Thursday, July 16, 2009

Please join us tonight at 6 p.m. at VOX POPULI
319 North 11th Street
Richard Torchia, Director of Arcadia University Art Gallery, presents

"Toward a History of Artists'-run Spaces in Philadelphia,"

an illustrated talk developed in preparation for a text in to be inlcluded in a forthcoming publication planned as part of Vox's 21st Anniversary.

Richard Torchia is an artist and director of Arcadia University Art Gallery, Glenside, Pennsylvania. Since taking the position there in 1997, he has curated one-person exhibitions and projects by artists such as Dave Allen, Olafur Eliasson, Amy Hauft, Candida Hofer, William Larson, Donald Moffett, Gerald Nichols, Paul Ramirez Jonas, Kay Rosen, and Beat Streuli. Working with a range of regional and international talent, and frequently collaborating with co-curators, he has developed thematic shows addressing issues such as the sited gesture, the peformative figure, the childhood drawings of contemporary artists, and the sea and cosmos as subjects for recent art.

Prior to his tenure at Arcadia he was the inaugural curator of the Levy Gallery at Moore College of Art and Design (Philadelphia) where, between 1987 and 1995, he curated over 40 exhibitions featuring the work of Philadelphia-based talent. In addition to ongoing independent curatorial and editing efforts (including the first issues of "D Magazine" and recent monographs for artists Bill Walton and Tristin Lowe), he has contributed extensive essays for exhibition catalogs on the work of Gabriel Martinez (Samson Projects, Boston) and collaborative team Janet Cardiff & George Bures Miller (for their project Pandemonium at Historic Eastern State Penitentiary, Philadelphia). Since 1996, Torchia has been an adjunct professor on the graduate faculty of the Pennsylvania Academy of the Fine Arts and in 2003 initiated a course in curatorial practice that is now a standard offering in the art history curriculum at Arcadia.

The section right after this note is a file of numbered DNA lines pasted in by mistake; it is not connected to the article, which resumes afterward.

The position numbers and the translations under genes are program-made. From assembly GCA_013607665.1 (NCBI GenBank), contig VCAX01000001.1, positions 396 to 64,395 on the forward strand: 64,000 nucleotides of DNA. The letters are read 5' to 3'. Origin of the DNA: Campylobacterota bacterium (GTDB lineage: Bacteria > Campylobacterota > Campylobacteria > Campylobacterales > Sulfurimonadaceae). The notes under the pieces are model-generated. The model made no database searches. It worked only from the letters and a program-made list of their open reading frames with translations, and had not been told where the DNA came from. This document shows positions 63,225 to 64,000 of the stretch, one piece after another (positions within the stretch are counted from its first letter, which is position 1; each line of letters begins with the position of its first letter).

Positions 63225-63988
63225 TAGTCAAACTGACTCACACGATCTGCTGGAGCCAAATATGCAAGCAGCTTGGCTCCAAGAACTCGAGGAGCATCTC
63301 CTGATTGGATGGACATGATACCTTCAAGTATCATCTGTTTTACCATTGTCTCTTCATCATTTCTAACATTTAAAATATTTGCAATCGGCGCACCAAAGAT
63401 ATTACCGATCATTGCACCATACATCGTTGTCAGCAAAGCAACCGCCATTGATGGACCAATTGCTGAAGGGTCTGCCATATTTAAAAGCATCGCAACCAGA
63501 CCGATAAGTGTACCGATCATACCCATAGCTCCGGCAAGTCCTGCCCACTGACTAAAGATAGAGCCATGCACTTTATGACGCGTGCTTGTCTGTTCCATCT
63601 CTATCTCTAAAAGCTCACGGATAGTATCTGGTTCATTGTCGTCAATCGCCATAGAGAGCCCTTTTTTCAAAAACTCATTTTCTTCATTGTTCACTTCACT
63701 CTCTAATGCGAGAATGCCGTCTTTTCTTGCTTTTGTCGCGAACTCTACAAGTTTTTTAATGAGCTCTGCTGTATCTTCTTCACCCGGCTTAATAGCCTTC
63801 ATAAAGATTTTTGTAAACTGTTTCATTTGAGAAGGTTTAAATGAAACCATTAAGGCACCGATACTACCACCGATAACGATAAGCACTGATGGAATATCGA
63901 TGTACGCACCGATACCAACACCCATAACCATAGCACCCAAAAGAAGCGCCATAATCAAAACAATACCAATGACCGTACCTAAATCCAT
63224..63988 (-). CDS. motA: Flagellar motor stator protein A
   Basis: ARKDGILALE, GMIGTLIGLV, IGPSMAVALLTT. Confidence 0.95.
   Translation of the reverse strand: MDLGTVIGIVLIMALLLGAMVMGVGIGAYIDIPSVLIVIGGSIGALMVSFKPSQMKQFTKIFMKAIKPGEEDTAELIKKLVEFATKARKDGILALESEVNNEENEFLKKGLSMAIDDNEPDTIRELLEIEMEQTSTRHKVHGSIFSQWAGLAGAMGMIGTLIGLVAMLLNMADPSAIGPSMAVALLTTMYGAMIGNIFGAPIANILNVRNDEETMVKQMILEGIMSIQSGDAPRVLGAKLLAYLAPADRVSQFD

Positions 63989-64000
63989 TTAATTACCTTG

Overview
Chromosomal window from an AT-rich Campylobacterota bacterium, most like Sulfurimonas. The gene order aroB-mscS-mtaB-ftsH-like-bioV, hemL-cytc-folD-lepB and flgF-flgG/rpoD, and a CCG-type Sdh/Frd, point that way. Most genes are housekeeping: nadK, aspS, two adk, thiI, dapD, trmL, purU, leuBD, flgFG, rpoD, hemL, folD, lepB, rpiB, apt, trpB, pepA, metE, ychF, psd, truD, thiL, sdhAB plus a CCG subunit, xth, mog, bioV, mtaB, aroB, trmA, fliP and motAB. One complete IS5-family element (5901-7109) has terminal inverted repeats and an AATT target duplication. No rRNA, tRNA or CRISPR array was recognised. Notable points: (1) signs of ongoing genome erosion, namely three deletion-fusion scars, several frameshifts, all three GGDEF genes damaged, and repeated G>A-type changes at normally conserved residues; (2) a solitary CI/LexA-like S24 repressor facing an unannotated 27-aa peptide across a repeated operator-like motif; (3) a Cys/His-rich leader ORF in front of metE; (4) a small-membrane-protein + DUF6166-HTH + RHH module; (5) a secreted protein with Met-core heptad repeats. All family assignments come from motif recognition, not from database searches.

Since 1990 he has maintained an active artistic practice employing sited projections (often produced with the camera obscura) at venues in Philadelphia, across the United States, and in Europe.

Image credit: Flier for the 1989 exhibition by MEAT at the C.E.C. in Philadelphia, PA.

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